Southeast Asia is one of the trendiest spots for travel now that the world’s borders have reopened. Famous for its gorgeous beaches, dense tropical forests, and delectable cuisine, the region is back to drawing in millions of Western tourists.
The main downside, however, is that entry restrictions remain quite restrictive, and we’re not talking about health-related regulations.
A majority of countries in the subcontinent still require Americans to pay for a visa upon arrival, and while they are quite easy to obtain, the long lines at the border and filling out of forms can be quite a hassle.
On top of that, some countries remain quite underdeveloped, and the poor availability of services and low urban safety indicators may discourage risk-averse visitors from taking the trip in the first place.
Luckily, there is one Southeast Asian nation Americans can not only enter visa-free but where security is tight and infrastructure comparable, if not better, than the Western World’s:
Singapore Is Safe And Easy To Visit
The smallest in Southeast Asia, and one of the smallest in the world, Singapore is one of the safest and easiest countries to explore in the region.
This is largely due to its friendly visa policies and high development index. Unlike some of its neighbors, which include Vietnam and Indonesia, it does not require Americans to apply for an eVisa, or a visa on arrival.
U.S. citizens – and, in fact, a majority of Westerners – can simply board a Singapore-bound flight with no requirement other than carrying a valid passport.
While they may be expected to present an outbound or return ticket upon arrival, which must be redeemed within 30 days following entry, they are not subject to burdensome visa applications nor excessive scrutiny at the border.
On top of that, Singapore is an incredibly accessible destination for North Americans and perhaps the gateway to Southeast Asia, as Changi Airport, its international airport, is a major global hub hosting numerous daily flights from the U.S.
From the U.S., nonstop flights to Singapore are available when booked through full-service Singapore Airlines, from Houston-Intercontinental, Los Angeles, Newark, New York’s JFK, San Francisco, and Seattle/Tacoma, starting from US$841 one-way.
Expect Less Cultural Shocks
Other than great connectivity, as we have covered already in our recent article on Malaysia, Singapore’s closest neighbor and the second best-developed country in the vicinity, kicking off your Southeast Asia travels with ‘safer’ options may be your best bet at avoiding huge cultural shocks.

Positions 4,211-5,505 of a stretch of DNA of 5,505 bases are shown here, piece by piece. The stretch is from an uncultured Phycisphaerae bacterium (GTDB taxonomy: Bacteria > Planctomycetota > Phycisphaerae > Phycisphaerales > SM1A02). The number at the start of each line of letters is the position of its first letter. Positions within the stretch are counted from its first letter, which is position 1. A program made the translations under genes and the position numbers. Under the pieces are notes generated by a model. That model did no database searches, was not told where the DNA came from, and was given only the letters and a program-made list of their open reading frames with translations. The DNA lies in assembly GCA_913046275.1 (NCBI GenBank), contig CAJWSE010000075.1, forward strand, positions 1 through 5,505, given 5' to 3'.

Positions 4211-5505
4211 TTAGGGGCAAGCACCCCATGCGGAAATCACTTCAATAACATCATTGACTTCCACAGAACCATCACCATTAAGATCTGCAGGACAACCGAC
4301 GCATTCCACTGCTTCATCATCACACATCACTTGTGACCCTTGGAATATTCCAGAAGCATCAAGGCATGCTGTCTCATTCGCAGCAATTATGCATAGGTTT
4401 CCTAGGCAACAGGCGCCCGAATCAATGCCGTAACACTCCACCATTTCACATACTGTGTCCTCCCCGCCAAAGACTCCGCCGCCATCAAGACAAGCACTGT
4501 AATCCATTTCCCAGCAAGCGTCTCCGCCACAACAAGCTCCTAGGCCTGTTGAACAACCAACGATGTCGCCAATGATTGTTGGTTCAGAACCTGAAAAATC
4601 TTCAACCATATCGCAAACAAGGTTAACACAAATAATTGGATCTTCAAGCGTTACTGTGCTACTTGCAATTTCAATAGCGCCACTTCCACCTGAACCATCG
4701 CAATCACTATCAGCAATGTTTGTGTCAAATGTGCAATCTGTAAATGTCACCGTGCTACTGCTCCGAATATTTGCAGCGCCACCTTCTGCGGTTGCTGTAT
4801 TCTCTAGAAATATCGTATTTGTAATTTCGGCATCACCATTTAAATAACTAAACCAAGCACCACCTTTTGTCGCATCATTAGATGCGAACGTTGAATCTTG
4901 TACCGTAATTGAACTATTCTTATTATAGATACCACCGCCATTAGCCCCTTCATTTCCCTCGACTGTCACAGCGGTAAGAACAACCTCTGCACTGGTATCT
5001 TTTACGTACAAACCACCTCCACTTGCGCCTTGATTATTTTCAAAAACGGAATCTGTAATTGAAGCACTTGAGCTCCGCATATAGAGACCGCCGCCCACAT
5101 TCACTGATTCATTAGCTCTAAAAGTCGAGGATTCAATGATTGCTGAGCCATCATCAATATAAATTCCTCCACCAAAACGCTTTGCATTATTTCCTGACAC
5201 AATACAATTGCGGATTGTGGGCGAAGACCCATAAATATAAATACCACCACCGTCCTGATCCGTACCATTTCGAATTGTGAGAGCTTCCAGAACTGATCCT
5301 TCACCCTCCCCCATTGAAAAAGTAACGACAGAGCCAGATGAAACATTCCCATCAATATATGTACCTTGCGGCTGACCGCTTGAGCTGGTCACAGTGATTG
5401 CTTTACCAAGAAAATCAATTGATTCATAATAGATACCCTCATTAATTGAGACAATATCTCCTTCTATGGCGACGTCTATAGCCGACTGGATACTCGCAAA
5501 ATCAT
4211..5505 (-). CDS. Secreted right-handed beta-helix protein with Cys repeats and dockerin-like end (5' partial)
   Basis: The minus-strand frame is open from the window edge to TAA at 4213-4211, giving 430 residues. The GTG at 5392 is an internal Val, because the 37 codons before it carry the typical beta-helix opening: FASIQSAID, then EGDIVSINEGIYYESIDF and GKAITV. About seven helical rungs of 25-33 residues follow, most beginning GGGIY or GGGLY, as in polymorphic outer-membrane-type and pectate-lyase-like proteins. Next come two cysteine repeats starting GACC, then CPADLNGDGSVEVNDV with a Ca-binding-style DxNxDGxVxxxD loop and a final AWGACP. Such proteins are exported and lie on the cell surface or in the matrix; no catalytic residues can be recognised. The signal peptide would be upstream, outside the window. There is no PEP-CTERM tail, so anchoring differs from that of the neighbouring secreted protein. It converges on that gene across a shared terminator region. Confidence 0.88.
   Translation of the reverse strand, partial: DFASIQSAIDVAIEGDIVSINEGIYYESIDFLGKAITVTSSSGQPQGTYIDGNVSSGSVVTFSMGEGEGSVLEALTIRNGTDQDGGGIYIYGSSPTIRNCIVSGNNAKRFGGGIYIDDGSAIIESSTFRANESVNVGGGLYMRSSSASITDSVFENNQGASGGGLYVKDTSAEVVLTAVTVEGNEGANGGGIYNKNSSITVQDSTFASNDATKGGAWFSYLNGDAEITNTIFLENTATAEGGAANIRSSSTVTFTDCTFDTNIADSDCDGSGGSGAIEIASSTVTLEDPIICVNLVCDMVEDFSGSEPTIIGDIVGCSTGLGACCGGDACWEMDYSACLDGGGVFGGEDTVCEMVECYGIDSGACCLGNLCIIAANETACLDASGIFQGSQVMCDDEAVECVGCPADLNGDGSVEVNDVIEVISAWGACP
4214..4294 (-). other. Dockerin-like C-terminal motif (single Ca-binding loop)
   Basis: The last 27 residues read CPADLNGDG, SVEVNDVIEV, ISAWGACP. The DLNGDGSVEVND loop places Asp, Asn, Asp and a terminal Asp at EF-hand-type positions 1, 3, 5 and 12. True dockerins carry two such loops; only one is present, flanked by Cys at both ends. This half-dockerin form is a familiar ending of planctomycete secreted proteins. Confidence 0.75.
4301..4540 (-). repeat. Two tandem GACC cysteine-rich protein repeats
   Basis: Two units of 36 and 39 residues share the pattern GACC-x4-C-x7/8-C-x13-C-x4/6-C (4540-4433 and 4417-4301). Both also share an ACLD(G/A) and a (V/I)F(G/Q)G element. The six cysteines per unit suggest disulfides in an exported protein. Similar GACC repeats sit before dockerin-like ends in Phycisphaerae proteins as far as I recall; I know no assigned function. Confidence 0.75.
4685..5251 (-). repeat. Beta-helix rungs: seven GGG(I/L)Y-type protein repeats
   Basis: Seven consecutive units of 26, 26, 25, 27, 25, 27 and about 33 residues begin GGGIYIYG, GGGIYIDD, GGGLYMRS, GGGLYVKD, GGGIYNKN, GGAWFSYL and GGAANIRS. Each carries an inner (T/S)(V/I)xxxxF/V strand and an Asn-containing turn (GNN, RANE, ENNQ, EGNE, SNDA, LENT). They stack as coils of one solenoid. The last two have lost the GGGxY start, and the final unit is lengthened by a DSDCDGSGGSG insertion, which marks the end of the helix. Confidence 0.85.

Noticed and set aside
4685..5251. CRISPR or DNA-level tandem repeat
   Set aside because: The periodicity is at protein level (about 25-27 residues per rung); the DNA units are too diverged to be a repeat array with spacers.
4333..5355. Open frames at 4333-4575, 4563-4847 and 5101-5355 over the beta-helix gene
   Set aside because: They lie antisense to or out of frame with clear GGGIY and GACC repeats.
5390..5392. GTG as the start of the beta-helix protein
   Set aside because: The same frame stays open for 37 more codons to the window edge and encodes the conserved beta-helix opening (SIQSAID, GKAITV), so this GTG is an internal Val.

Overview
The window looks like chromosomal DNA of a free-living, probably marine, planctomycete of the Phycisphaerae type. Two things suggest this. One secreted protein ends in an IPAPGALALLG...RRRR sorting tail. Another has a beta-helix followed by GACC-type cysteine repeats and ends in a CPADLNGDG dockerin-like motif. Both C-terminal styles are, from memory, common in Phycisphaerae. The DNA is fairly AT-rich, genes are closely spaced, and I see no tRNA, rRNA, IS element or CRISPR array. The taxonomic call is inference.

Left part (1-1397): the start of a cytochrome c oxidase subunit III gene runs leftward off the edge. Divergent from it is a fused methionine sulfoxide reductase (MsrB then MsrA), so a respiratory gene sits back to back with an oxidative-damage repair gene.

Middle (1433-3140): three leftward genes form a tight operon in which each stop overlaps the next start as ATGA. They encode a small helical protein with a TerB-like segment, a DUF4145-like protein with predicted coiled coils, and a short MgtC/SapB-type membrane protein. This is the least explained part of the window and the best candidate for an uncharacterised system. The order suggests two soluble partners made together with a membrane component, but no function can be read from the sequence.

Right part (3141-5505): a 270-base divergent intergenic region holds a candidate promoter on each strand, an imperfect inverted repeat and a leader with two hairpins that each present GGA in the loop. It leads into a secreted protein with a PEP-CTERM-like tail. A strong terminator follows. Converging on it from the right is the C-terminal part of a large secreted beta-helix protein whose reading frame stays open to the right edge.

The subcontinent is infamously known for its diverging etiquette, chaotic traffic, the less-than-stellar amenities of its three-star hotels, particularly in lesser-explored regions where you can never rule out power outages, or a broken AC in a scorching 100-degree heat, and the unfamiliar street food.
Reports of travelers who fall ill to food poisoning are becoming increasingly common, particularly on social media, and it is unlikely Southeast Asian drivers will start abiding by traffic laws anytime soon. Interestingly, Singapore exists in a bubble of its own, despite being firmly planted in the area.
Unlike the poorest members in the family, it enjoys high rates of development, and the urban infrastructure, and safety parameters, may be years ahead of America’s own, not to mention the fact that a large percentage of the population speaks English fluently, facilitating communication.
English is, after all, one of Singapore’s official languages, and Singapore is considered by U.S. authorities to be one of the safest tourist destinations.
It is just as safe as Iceland, Finland, or any other country in their Level 1 listing.
A city-state occupying a small island off the coast of Malaysia, with a population of just over 5 million, Singapore is a highly functional sovereign state boasting low rates of crime, a futuristic skyline, and excellent levels of urban mobility (you can get anywhere in no time taking the train or city buses).
The Best Airport For Layovers